Healthcare spending in the U.S. will grow at an average annual rate of 5.8 percent from 2012 through 2022, which is 1.0 percentage point faster than projected gross domestic product (GDP) growth, according to an article published online ahead of print in Health Affairs.
At that rate, healthcare’s share of GDP by 2022 will rise to 19.9 percent, up from 17.9 percent in 2011.
The projections are based on data from the Centers for Medicare & Medicaid Services (CMS) Office of the Actuary, and the article was written by a group of CMS economists and actuaries.
“Annual national health spending growth is projected to remain near 4 percent through 2013, primarily as a result of the recent recession and modest recovery,” wrote lead author Gigi A. Cuckler and colleagues. Beginning in 2014, however, spending growth will accelerate thanks to implementation of provisions of the Affordable Care Act designed to expand coverage.
“By 2022 the Affordable Care Act is projected to reduce the number of uninsured people by thirty million, add approximately 0.1 percentage point to average annual health spending growth over the full projection period, and increase cumulative health spending by $621 billion,” the authors continued.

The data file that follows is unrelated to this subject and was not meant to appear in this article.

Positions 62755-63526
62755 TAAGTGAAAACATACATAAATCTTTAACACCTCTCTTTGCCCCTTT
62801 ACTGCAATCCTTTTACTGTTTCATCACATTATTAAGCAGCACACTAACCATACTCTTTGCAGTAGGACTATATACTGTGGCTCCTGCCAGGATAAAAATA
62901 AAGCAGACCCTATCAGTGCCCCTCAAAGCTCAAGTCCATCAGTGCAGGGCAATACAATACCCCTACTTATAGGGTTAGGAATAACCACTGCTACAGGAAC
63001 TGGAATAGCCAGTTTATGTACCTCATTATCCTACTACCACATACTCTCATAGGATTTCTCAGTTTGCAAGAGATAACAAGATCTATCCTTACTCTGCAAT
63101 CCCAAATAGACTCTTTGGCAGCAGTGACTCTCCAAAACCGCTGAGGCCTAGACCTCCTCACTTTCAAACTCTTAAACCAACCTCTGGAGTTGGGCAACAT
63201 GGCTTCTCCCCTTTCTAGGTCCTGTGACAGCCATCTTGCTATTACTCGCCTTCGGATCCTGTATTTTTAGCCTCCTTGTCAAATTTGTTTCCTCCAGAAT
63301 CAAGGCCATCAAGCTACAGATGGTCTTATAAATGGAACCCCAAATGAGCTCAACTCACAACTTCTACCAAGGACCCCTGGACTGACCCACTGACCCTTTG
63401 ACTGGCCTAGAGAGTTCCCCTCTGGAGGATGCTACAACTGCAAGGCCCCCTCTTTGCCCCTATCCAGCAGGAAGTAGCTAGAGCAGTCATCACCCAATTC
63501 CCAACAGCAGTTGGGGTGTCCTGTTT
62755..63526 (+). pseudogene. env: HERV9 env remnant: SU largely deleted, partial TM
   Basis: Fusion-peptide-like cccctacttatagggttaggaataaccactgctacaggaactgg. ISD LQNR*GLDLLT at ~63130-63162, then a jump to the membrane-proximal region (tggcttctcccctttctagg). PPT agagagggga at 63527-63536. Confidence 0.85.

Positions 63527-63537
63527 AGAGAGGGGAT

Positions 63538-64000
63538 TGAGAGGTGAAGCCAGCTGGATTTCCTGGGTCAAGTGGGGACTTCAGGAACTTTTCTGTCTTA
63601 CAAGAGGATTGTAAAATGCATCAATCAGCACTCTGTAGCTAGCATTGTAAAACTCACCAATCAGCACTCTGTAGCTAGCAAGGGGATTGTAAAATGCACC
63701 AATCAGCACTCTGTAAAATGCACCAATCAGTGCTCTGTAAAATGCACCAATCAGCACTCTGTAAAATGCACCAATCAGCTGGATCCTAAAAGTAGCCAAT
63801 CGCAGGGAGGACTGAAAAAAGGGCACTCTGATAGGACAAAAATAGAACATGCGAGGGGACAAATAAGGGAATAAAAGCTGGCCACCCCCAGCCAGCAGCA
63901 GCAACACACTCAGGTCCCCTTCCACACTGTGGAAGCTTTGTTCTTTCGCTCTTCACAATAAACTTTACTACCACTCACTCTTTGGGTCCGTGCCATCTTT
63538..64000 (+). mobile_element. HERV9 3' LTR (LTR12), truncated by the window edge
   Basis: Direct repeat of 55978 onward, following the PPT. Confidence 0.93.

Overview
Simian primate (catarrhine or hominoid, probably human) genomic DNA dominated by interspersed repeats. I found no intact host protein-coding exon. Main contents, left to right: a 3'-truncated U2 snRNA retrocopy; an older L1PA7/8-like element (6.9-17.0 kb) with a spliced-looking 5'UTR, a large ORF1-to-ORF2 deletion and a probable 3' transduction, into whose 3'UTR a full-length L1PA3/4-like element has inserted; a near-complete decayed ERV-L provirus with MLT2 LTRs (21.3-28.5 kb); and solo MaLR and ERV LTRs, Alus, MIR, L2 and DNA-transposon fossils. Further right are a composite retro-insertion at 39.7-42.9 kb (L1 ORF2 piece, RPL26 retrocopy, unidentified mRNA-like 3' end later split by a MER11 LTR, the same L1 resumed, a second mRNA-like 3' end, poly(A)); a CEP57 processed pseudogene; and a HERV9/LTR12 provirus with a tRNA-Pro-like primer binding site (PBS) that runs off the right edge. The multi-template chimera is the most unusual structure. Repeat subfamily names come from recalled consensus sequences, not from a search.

In addition to the healthcare policy reforms, an improving economy and an aging population will also drive spending increases.
Medicaid and private health insurance spending is estimated to increase 12.2 percent and 7.7 percent, respectively. Projected prescription drug spending is expected to grow at an average annual rate of 6.5 percent for 2015-22; annual growth in physician and clinical services is estimated to be 5.5 percent for 2015-18 and 6.6 percent for 2019-22.
New coverage and reduced cost sharing will cause out-of-pocket spending to decline 1.5 percent in 2014.
The projections in the report incorporate two major changes from previous estimates of healthcare spending. It incorporates the June 2012 U.S. Supreme Court ruling that Medicaid eligibility expansion is optional for the states, and the estimates also presume that scheduled Medicare physician payment rate reduction under the Sustainable Growth Rate formula do not occur.